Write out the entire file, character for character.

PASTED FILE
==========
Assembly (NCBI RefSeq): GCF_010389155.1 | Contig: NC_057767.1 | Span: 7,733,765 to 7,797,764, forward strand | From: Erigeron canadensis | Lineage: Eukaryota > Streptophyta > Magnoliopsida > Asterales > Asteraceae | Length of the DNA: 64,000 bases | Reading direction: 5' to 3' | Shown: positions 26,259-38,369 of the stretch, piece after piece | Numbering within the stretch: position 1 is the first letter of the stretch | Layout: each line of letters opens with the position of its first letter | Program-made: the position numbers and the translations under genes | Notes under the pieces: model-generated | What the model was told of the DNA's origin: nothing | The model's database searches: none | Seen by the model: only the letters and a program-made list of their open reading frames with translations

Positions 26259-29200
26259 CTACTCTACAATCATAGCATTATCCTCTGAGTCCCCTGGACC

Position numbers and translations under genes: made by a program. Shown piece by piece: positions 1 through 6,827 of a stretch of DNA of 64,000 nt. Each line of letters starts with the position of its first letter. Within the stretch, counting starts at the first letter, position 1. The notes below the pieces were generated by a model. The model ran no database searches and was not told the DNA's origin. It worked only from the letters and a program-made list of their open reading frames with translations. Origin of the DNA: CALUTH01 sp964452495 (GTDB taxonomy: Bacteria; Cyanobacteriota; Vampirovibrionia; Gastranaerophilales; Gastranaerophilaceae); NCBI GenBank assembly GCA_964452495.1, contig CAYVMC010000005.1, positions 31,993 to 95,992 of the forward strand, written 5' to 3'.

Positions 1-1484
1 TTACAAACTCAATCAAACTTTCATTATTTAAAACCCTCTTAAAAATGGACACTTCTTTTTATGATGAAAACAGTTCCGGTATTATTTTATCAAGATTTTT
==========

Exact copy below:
Assembly (NCBI RefSeq): GCF_010389155.1 | Contig: NC_057767.1 | Span: 7,733,765 to 7,797,764, forward strand | From: Erigeron canadensis | Lineage: Eukaryota > Streptophyta > Magnoliopsida > Asterales > Asteraceae | Length of the DNA: 64,000 bases | Reading direction: 5' to 3' | Shown: positions 26,259-38,369 of the stretch, piece after piece | Numbering within the stretch: position 1 is the first letter of the stretch | Layout: each line of letters opens with the position of its first letter | Program-made: the position numbers and the translations under genes | Notes under the pieces: model-generated | What the model was told of the DNA's origin: nothing | The model's database searches: none | Seen by the model: only the letters and a program-made list of their open reading frames with translations

Positions 26259-29200
26259 CTACTCTACAATCATAGCATTATCCTCTGAGTCCCCTGGACC

Position numbers and translations under genes: made by a program. Shown piece by piece: positions 1 through 6,827 of a stretch of DNA of 64,000 nt. Each line of letters starts with the position of its first letter. Within the stretch, counting starts at the first letter, position 1. The notes below the pieces were generated by a model. The model ran no database searches and was not told the DNA's origin. It worked only from the letters and a program-made list of their open reading frames with translations. Origin of the DNA: CALUTH01 sp964452495 (GTDB taxonomy: Bacteria; Cyanobacteriota; Vampirovibrionia; Gastranaerophilales; Gastranaerophilaceae); NCBI GenBank assembly GCA_964452495.1, contig CAYVMC010000005.1, positions 31,993 to 95,992 of the forward strand, written 5' to 3'.

Positions 1-1484
1 TTACAAACTCAATCAAACTTTCATTATTTAAAACCCTCTTAAAAATGGACACTTCTTTTTATGATGAAAACAGTTCCGGTATTATTTTATCAAGATTTTT